Urban to Rural Transect, Taos, Geoff Dyer. About 2005. Courtesy of Town of Taos and Placemakers.



__People have been creating plazas in New Mexico for over a thousand years. With its three distinct cultural traditions, the state may well have the most varied set of community spaces in the United States.

__As early as 700 AD, ancestors of Pueblo Indians built compact villages with community spaces, and, by 1000, included clearly defined plazas. Spanish colonists brought their own urban design tradition, and from the founding of Santa Fe in 1610 to La Union in 1882, and in dozens of settlements between, they laid out plazas as the beginning point of new communities. Even in Anglo-American towns that clustered along commercial Main Streets after the arrival of the railroad in 1879, civic boosters avidly developed courthouse squares like those of the South, Midwest and Plains states.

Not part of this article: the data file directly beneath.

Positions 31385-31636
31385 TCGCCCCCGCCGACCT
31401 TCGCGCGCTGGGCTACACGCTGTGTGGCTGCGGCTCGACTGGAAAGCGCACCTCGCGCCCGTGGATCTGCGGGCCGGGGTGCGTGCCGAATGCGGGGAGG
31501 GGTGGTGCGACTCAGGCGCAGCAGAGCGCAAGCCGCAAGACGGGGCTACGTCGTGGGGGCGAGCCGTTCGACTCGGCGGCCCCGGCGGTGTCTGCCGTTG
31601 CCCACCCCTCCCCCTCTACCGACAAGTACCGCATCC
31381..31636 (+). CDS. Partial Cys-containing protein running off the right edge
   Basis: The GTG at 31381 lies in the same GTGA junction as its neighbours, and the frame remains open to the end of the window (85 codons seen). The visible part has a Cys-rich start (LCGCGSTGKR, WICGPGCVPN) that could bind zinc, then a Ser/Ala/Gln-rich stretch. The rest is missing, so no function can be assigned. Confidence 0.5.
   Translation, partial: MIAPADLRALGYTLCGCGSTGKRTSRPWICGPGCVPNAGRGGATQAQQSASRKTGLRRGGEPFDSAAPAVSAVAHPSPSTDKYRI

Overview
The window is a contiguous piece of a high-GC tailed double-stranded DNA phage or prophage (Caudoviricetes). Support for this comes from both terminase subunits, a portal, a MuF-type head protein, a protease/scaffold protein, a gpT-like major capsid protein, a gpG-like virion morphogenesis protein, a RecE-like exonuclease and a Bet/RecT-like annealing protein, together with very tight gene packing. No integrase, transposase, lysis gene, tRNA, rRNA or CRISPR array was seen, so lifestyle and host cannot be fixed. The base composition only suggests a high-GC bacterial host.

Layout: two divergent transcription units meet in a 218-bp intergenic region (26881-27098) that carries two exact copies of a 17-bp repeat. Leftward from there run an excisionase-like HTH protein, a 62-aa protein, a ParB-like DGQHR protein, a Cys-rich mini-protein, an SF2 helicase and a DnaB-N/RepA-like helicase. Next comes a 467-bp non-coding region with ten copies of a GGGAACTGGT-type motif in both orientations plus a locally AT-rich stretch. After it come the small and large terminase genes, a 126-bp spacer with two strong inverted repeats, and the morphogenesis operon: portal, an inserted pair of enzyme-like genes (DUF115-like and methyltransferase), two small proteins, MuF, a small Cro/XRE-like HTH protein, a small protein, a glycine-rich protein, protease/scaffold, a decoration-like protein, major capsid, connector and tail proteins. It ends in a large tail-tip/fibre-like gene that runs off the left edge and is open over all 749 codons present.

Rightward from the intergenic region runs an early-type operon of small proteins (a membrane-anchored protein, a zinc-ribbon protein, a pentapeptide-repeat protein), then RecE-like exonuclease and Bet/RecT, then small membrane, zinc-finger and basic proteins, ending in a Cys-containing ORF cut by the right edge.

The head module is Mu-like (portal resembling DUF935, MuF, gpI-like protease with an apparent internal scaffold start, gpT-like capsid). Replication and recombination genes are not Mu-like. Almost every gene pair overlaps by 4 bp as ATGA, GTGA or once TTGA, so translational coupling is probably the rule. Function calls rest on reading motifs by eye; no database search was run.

__Each of these three town planning traditions include both a public space form and particular building types that shape the uses of those spaces. Terraced residential blocks and ceremonial kivas mark Pueblo plazas as primarily domestic and religious spaces. A prominently located church and surrounding courtyard houses imparted a similar character to the earliest Spanish and Mexican communities, while business blocks surrounding a courthouse and its square reflected the growing importance of commerce and government in Anglo-American.

__Each cultural tradition, likewise, reinforced community identity with characteristic celebrations. Ritual dances to ensure bountiful crops and hunting at the Pueblos. Religious processions asserting Catholic beliefs, and folk dramas recalling local conquest history in Spanish plazas. Fourth of July and Old Timers Day parades around Anglo courthouse squares celebrating national and local identities.

__As people sought to establish and sustain their communities, these ensembles of open space, special building types, and community celebrations provided a vessel into which they could pour their energies, aspirations and shared dreams.